strawberry allergy

Strawberry Allergy, Symptoms, and How to Treat It?

Strawberry allergy: Symptoms and foods to avoid

There are many people who love strawberries because they are delicious berries. Those who have strawberry allergies, however, may suffer from rash symptoms or even anaphylaxis if they consume this fruit. To prevent an allergic reaction, you should also avoid similar fruits if you are allergic to strawberries.

Strawberry allergy symptoms

Symptoms of strawberry allergy typically appear within minutes to two hours after eating strawberries. Itchy mouth, rash, itchy skin, wheezing, coughing, nausea, stomach pain, vomiting, diarrhea, dizziness, tightness in the throat are some of the most common symptoms.

If you have mild or moderate allergies, you can treat them with antihistamines. Allergic symptoms can be relieved with these over-the-counter medications. People with severe allergic reactions, however, don’t benefit much from over-the-counter medications.

Anaphylaxis, a life-threatening allergic reaction, is caused by a severe allergy to strawberries. There are many symptoms associated with anaphylaxis, which require immediate medical attention. An allergic reaction can lead to swelling of the tongue, airway obstruction or swelling in the throat, dizziness, loss of consciousness, severe drop in blood pressure, rapid pulse, and dizziness.

As a result of anaphylaxis, epinephrine is injected with an EpiPen (autoinjector). An EpiPen is necessary for people who suffer from severe allergies.

Causes of Strawberry Allergy

If you have an allergy to strawberries, you have an allergy to the food. In children under three years of age, food allergies occur in 6-8 % of cases, while in adults, they occur in 9% of cases.
Whenever you eat or come into contact with a food that you are allergic to, your immune system reacts. A food is mistakenly identified as harmful by the immune system (such as bacteria or viruses). A chemical called histamine is released into the bloodstream in response to this. In addition to mild to severe symptoms, histamine can contribute to the development of allergic reactions.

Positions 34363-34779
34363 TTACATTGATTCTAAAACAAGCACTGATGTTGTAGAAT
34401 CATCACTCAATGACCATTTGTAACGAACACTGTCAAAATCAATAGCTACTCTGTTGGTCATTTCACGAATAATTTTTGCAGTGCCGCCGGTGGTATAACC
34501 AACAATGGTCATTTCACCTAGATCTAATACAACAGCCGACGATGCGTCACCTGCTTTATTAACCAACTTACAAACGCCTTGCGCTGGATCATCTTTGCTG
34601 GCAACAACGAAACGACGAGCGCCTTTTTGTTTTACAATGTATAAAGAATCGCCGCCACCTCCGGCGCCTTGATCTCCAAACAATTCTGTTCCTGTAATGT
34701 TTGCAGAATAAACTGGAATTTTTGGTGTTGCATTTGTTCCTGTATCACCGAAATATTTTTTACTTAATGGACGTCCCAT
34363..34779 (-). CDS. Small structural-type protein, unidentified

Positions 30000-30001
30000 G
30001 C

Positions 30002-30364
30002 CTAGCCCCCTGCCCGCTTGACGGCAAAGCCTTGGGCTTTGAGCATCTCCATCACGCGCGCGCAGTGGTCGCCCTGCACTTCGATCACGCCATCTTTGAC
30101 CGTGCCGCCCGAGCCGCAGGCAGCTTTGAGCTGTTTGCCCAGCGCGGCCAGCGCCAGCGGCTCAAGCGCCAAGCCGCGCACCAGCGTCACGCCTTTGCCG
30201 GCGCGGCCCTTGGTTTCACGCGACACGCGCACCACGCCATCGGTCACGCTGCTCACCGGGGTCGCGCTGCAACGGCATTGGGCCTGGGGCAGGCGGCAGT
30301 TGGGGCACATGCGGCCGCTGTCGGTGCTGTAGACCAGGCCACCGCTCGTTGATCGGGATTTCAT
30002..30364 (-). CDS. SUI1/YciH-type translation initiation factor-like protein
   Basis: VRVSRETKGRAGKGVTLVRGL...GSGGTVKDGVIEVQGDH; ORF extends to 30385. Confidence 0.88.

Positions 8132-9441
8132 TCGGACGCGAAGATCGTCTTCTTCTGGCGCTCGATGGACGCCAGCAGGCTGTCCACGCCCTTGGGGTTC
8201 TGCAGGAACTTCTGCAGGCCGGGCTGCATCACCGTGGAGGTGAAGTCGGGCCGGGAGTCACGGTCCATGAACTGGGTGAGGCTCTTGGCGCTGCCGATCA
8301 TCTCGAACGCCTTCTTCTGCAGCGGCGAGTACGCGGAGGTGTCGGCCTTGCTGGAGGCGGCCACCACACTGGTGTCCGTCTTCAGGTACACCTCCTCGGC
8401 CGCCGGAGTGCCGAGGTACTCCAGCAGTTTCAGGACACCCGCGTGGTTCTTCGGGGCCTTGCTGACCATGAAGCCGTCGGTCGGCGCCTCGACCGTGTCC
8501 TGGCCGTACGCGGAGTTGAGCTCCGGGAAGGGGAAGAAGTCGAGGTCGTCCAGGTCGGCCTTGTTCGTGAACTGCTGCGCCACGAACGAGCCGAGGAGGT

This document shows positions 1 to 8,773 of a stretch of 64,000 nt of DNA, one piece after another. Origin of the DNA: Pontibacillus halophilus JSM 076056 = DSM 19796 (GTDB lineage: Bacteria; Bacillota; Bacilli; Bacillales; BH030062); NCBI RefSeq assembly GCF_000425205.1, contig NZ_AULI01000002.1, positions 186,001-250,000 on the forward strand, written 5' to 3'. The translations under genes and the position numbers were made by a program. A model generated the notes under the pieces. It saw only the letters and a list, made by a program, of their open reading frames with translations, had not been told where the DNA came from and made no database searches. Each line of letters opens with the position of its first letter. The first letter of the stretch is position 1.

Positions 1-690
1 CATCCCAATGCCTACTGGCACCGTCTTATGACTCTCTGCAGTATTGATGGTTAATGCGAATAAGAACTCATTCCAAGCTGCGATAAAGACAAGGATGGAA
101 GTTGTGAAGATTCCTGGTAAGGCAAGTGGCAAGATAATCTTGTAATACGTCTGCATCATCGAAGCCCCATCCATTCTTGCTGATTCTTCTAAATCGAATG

Food allergies are different from food intolerances:

The symptoms of a food intolerance are similar to those of an allergic reaction, but they do not result in an allergic reaction. It is possible to develop food intolerances due to a variety of factors, such as food poisoning or lacking a digestive enzyme. An individual may have a food allergy or intolerance based on the results of a food allergy test.

Food allergies, especially strawberry allergies, are more likely to occur in families with allergies, eczema or asthma. The likelihood of you having allergies does not depend on whether you come from a family that has allergies. When an infant has not yet been introduced to solid foods at the age of 7.5 months, the risk of food allergy may be increased. It is therefore advisable to start feeding your baby solid foods between the ages of 5.5 and 7 months. You should also eliminate strawberries from your child’s diet if he or she develops allergy symptoms after eating them.

What foods should people with a strawberry allergy avoid?

Strawberries belong to the rose family. Other fruits in this family include: pears, peaches, cherries, apples, blackberries, and blackberries. If you are allergic to a fruit in this family, you may also be allergic to strawberries.

Some people have allergic cross-reactivity with symptoms including itchy mouth, itchy throat, swelling inside the mouth and throat. This allergic reaction is related to pollen allergy. Strawberries and other fruits in the rose family have been linked to birch allergic rhinitis (hay fever).
People who eat strawberries with allergies should avoid eating this fruit and also foods containing strawberries, including in the form of flavoring or strawberry decoration on cakes (even if you only eat cake, do not eat strawberries) ,… At the same time, you can also have a food allergy to fruits related to strawberries such as peaches, apples or blackberries.

When should you see a doctor?

If you suspect you have a food allergy, you should see your doctor. Your doctor will discuss your allergy symptoms and family history with you. They may also suggest that you do some food allergy testing including: Skin testing, elimination diet (eliminating suspected foods), blood tests, food tasting (Determine if you have an allergy to this food.

Alternative food options

Avoiding strawberries doesn’t mean you can’t enjoy other fruits. However, you need to be careful to avoid fruits related to strawberries to not experience an allergic reaction. You can eat bananas, blueberries, and melons instead, as they’re not in the rose family.
If you can’t eat a variety of fruits and vegetables because of allergies, you should consult your doctor to see if you should take additional vitamins and minerals needed by the body. Several recent studies are looking at the breeding of hypoallergenic strawberries. Many studies show that strawberry varieties without the red color can reduce allergic reactions. Perhaps, one day, you will be able to eat strawberries even if you are allergic to this fruit.


You can completely avoid strawberry allergy symptoms if you avoid strawberries and other allergenic foods. Because strawberries are used to flavor many foods, it’s important to double-check a food’s ingredient label before eating it. At the same time, when you go out to eat, you should talk to the restaurant’s wait staff to make sure your dish does not contain strawberry ingredients.